The latest poll shows that male voters are deserting Australian Prime Minister Julia Gillard in droves while there is little sign of more women coming on board.
The Fairfax Media/Neilsen poll released today shows Labor's support continues to slide, led entirely by a seven per cent exit of men.
Under the two-party preferred vote, the Coalition romps home 57 per cent (up three points) to 43 per cent (down three points).
Labor's primary vote, which had been in the low 30s, has gone from bad to worse to 29 per cent with the Coalition at 47 per cent - a whopping 18 point lead which would wipe out 35 Labor MPs.
The poll suggests that Ms Gillard's lament that the abortion issue would be a plaything of male politicians under a Coalition government, did not resonate with men.
Ms Gillard's standing as the preferred prime minister also headed south giving her her lowest approval rating in a year - down five points to 41 per cent compared to Opposition leader Tony Abbott's 50 per cent, which is up four points.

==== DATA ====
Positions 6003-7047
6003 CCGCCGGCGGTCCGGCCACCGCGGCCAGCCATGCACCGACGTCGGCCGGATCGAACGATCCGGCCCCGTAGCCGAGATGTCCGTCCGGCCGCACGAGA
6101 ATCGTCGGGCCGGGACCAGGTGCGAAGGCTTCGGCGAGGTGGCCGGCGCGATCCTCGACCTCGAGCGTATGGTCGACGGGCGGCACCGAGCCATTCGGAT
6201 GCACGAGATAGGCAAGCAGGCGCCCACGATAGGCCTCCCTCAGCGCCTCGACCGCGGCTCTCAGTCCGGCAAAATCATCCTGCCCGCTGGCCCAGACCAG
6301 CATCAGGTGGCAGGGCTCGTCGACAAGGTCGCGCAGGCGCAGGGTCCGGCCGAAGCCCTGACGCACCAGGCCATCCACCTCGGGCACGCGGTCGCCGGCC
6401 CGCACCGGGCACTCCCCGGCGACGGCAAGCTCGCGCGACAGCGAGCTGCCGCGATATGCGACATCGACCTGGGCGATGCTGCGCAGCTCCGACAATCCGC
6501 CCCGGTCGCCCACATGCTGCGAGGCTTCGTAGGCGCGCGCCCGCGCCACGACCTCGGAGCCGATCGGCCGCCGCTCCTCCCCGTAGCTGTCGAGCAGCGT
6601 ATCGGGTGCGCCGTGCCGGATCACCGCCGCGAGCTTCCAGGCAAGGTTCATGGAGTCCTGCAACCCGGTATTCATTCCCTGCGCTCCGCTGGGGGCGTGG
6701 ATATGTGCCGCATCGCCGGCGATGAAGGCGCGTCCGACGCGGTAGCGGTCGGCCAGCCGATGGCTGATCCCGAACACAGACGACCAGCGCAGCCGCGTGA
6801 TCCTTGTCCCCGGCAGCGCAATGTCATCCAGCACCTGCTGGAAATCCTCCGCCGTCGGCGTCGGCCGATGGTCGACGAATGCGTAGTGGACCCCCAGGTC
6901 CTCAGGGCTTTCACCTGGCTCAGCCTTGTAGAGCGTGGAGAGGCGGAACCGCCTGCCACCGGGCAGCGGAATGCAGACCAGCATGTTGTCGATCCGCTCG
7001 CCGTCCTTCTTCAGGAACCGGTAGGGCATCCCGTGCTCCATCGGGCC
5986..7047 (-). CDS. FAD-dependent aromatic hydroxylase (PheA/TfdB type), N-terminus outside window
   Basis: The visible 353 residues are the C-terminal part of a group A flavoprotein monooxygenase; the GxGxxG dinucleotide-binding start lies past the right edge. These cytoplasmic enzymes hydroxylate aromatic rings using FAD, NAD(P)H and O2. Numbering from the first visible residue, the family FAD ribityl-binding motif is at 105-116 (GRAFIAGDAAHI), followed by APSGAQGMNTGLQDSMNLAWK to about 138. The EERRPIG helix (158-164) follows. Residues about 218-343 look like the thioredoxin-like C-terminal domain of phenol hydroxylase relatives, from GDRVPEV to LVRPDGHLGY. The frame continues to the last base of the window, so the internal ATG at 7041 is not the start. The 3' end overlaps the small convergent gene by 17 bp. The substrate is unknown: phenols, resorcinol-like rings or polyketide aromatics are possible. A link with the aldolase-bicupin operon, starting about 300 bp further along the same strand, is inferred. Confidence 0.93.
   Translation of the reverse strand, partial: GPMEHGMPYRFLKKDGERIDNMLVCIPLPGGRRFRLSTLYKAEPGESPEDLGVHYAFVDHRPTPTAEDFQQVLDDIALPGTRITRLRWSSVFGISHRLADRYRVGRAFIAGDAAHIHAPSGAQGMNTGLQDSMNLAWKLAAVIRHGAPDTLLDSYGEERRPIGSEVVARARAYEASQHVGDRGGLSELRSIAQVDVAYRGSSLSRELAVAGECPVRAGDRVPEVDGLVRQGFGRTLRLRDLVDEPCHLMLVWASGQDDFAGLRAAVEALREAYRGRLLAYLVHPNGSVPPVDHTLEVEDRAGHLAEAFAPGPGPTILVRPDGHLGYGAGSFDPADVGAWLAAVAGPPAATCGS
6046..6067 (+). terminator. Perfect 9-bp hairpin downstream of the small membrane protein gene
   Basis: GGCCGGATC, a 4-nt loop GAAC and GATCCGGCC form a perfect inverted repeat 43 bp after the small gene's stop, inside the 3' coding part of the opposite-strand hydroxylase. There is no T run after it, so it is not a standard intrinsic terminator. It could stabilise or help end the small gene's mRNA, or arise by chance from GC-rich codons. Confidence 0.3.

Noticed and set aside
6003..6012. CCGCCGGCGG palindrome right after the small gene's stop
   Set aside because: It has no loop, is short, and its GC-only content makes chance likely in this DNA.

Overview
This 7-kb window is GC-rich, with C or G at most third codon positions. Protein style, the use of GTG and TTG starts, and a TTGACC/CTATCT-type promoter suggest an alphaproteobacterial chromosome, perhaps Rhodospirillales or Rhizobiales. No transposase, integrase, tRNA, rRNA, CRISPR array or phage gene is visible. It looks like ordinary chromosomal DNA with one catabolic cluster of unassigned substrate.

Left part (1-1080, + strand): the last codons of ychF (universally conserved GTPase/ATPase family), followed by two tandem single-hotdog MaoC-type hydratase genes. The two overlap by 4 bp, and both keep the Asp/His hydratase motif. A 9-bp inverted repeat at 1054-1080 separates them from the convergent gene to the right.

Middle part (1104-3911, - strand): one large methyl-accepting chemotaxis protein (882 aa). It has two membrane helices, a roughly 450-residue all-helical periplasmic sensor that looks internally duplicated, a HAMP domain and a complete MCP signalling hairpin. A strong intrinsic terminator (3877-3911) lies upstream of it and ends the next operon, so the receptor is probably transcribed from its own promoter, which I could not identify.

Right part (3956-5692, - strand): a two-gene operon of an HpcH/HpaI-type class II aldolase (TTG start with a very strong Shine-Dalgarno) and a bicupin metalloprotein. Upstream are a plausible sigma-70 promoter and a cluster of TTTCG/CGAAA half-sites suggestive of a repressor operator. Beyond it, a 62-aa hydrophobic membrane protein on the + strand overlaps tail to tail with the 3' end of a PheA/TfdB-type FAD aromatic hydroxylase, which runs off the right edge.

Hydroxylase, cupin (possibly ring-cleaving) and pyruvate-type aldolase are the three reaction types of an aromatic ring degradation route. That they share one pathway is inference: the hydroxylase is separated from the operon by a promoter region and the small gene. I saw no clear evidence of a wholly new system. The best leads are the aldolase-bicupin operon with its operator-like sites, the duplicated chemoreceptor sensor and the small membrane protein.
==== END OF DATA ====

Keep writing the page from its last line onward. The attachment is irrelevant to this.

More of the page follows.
When asked who would they vote for if Kevin Rudd was prime minister, suddenly Labor is almost 50-50 chance against the Coalition.
But as pollster John Stirton points out, many of those responding could be rusted-on Liberal voters wanting to cause some ruckus in Labor ranks.
He said said the swing against Labor occurred only among men with Labor's primary vote down seven points among male voters and up only one point among women.
However, if Mr Rudd were running things, the poll shows a major swing back for Labor at 40 per cent with the Coalition at 42 per cent.
Mr Rudd beats Ms Gillard as preferred Labor leader by 58 per cent to 32.
In the Liberal ranks, former leader Malcolm Turnbull is also more popular than Mr Abbott - at 62 to 32 per cent.